- Sister Queens: Katherine of Aragon and Juana, Queen of Castile by Julia Fox
By Linda Porter | Posted 13th February 2012,
I have always found Katherine of Aragon easy to admire but hard to like. Perhaps others have felt the same. Though she figures largely in David Starkey’s Six Wives: The Queens of Henry VIII (2004), the standard life of her was Garrett Mattingly’s fine book, now more than 60 years old. Within the last 12 months this gap has been filled by Giles Tremlett, writing exclusively about Katherine (the title of his book uses the more modern spelling, which is also closer to the Spanish original, Catalina), and Julia Fox, who tackles Henry VIII’s first wife and her sister, the less well-known Juana of Castile. Both books vividly illustrate the price paid by these women for the dynastic ambitions of their parents and the ruthlessness of 16th-century European politics.
The sisters were the daughters of Ferdinand of Aragon and Isabella of Castile, who jointly styled themselves the Catholic Monarchs. Neither Katherine nor Juana, however, seemed destined to follow their mother as queens in their own right. They were well-educated but prepared for marriage outside Spain. In a continent of shifting alliances they were diplomatic fodder. When they became wives their first duty would be to supply male heirs. Personal happiness was secondary.
Nevertheless the sisters grew up in a strong family unit, often following their redoubtable mother as she and her husband campaigned to drive the Moors out of southern Spain and to unite the country after centuries of warfare. Isabella had come by her own throne through single-minded determination and her marriage with Ferdinand demonstrated a shrewd grasp of realpolitik. Katherine, the youngest of the couple’s five children, knew from early childhood that her future lay in England. Yet, though Katherine expected to become a queen one day, it was a match less impressive than that planned for Juana, who was promised to the Habsburg archduke Philip of Burgundy, son of Maximilian, who subsequently became Holy Roman Emperor.
As was so often the case death changed the prospects of both sisters. The loss of a brother and an elder sister left Juana, queen of Castile when her mother died in 1502, an emotional woman, at the mercy of a bullying, self-indulgent husband and a manipulative father. Her fragility was used as an excuse for keeping her away from the reins of power. Her son Charles did not treat her much better and she spent much of her life confined in the castle of Tordesillas.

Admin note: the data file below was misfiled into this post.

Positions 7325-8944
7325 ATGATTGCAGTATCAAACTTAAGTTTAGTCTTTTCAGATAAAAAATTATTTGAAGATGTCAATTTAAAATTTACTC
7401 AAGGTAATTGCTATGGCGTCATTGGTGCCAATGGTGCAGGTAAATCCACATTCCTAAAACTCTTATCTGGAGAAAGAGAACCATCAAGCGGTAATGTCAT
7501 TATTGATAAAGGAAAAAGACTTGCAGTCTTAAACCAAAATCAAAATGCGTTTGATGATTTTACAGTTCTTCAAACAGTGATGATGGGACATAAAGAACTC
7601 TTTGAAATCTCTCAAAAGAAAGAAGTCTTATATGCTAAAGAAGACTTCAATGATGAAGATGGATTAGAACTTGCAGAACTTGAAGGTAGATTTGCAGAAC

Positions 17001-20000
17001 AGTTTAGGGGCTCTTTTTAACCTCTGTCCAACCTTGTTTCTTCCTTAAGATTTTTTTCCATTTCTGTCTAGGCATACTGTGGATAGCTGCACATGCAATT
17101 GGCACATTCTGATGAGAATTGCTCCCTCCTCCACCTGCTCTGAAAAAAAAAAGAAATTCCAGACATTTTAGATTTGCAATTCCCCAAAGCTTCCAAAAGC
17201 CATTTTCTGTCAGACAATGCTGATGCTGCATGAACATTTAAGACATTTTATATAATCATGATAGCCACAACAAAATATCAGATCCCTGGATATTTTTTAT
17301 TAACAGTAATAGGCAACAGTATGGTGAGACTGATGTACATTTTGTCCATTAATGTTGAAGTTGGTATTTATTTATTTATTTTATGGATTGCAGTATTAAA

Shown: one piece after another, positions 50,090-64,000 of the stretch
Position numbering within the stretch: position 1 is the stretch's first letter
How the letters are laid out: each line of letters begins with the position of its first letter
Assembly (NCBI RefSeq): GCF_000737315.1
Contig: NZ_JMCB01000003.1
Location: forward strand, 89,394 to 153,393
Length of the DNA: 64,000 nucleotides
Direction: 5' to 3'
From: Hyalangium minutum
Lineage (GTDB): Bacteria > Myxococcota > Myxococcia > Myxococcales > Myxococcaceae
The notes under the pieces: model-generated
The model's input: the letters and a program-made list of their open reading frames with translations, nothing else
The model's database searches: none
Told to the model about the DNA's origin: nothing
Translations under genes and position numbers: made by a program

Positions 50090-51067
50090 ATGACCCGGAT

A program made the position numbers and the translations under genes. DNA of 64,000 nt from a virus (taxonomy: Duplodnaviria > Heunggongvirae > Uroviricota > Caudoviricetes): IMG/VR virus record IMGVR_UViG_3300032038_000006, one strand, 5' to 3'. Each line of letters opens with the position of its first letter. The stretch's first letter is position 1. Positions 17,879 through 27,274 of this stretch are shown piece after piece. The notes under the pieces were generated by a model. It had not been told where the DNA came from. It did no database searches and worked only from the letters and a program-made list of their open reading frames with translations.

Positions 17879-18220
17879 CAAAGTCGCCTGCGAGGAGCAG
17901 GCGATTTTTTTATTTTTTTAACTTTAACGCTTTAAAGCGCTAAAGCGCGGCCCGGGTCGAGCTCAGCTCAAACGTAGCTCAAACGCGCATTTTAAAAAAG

Katherine’s story is more familiar and both Tremlett and Fox evoke her well. The death of her young bridegroom, Prince Arthur, after just a few months of marriage, left her isolated in England. Her parents had provided a meagre dowry and Ferdinand stalled for years in its payment. Her long-awaited marriage to Henry VIII transformed her into a dignified and popular queen. It was her failure to produce a male heir (something that Juana managed without difficulty) that eventually led to the protracted divorce proceedings that would change the course of English history. During the six years between 1527 and 1533 Katherine demonstrated that she was very much her mother’s daughter. With hindsight we know that her long fight to remain Henry’s consort was in vain and the manner of that loss would have a profound effect on her only child, Mary, later to become England’s first queen regnant.
Tremlett, the Guardian’s Madrid correspondent, has dipped into Spanish source materials to broaden his view. This provides new insights and enhances our knowledge of the European dimension of Katherine’s travails. But I wish that his plentiful footnotes had been printed in the book and not confined to the Internet. Surely no one sits in front of a computer while reading a book? As a journalist he knows how to tell a good story, albeit in short episodes rather than a sustained narrative. Nor has his credibility been seriously damaged by one reviewer who described Katherine of Aragon as ‘a woman with a 21st-century mind’. This is nonsense and Tremlett makes no such claims himself.
Julia Fox is to be congratulated on bringing Juana of Castile to the attention of a wider audience and revealing her as a complex woman, whose reaction to vicissitude was in marked contrast to that of her younger sister. The lives of these two women and their impact on European history are important topics, though Fox’s exuberant writing style may not be to everybody’s taste and her brief assessment of Mary Tudor, Katherine’s daughter, surprisingly fails to reflect recent scholarship. I am sure, however, that many people will enjoy her work and Tremlett’s, too, discovering in the process that 16th-century history is about more than Henry VIII.
Linda Porter is author of Katherine the Queen: The Remarkable Life of Katherine Parr (Macmillan, 2011).
- Of the People by the People: A New History of Democracy
Author: Roger Osborne Publisher: Bodley Head Reviewed by: Edward Vallance Price (RRP): £20
Edward Vallance is impressed with a concise rundown of democracy from Athens to the Arab Spring
With his 2006 book Civilization Roger Osborne established a reputation as an author who could deliver a very big subject in a relatively short book. He repeats the trick in this new history of democracy, a narrative which begins in ancient Athens and ends with a nod to the ‘Arab Spring’ of last year.
Within a mere 300 pages of text, Osborne not only manages to cover the more familiar moments in the history of democracy – the republics of ancient Greece and Rome, the Putney debates, the American and French revolutions – but also less well-known episodes such as the emergence of democratic government in the Swiss canton of Graubünden in the 16th century.